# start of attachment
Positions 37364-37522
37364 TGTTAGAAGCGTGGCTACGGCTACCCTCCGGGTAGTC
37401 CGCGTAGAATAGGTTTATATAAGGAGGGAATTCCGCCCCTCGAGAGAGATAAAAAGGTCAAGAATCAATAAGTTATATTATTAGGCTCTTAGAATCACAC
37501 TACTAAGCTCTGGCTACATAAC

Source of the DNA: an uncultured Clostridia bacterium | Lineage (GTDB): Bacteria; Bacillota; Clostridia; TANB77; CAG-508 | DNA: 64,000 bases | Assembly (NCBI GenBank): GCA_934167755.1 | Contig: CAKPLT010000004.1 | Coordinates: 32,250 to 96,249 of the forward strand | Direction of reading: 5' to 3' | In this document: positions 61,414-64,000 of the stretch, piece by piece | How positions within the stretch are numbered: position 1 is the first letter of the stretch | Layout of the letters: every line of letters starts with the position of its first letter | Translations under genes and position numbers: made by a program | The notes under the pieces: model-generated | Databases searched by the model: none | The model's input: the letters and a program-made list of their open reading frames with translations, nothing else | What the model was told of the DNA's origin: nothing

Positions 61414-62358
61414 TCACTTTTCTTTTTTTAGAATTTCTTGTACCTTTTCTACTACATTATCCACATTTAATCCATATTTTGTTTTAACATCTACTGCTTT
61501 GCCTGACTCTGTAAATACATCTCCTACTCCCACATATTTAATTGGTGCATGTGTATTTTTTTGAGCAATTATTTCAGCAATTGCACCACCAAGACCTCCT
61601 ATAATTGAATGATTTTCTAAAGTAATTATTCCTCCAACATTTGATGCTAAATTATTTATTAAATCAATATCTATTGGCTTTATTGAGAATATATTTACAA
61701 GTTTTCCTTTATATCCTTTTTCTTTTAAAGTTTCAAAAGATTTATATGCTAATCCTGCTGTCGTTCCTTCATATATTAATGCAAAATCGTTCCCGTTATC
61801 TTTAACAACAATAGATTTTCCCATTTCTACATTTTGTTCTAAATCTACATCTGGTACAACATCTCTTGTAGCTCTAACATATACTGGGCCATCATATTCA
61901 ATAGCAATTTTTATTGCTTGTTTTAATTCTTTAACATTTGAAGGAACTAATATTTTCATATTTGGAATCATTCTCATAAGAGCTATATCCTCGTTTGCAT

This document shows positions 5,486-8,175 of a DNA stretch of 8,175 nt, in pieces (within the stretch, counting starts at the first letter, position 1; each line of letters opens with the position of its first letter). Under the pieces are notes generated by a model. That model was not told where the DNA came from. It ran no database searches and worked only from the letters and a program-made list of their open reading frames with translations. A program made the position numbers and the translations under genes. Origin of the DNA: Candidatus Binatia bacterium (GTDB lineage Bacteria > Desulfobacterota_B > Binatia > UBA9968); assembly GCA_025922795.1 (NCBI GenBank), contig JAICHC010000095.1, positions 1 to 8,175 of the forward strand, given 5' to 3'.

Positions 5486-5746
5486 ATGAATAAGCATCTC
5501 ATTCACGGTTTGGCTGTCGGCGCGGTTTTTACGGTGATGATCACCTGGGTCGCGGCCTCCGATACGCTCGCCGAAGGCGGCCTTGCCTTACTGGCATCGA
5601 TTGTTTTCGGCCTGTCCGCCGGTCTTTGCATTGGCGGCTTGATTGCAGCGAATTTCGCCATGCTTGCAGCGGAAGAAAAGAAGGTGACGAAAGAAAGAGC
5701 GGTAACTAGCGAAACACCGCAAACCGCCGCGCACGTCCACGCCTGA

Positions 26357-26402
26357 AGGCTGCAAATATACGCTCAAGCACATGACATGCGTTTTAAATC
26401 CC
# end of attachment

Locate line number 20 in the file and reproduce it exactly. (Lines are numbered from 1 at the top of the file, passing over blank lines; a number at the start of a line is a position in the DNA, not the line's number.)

26357 AGGCTGCAAATATACGCTCAAGCACATGACATGCGTTTTAAATC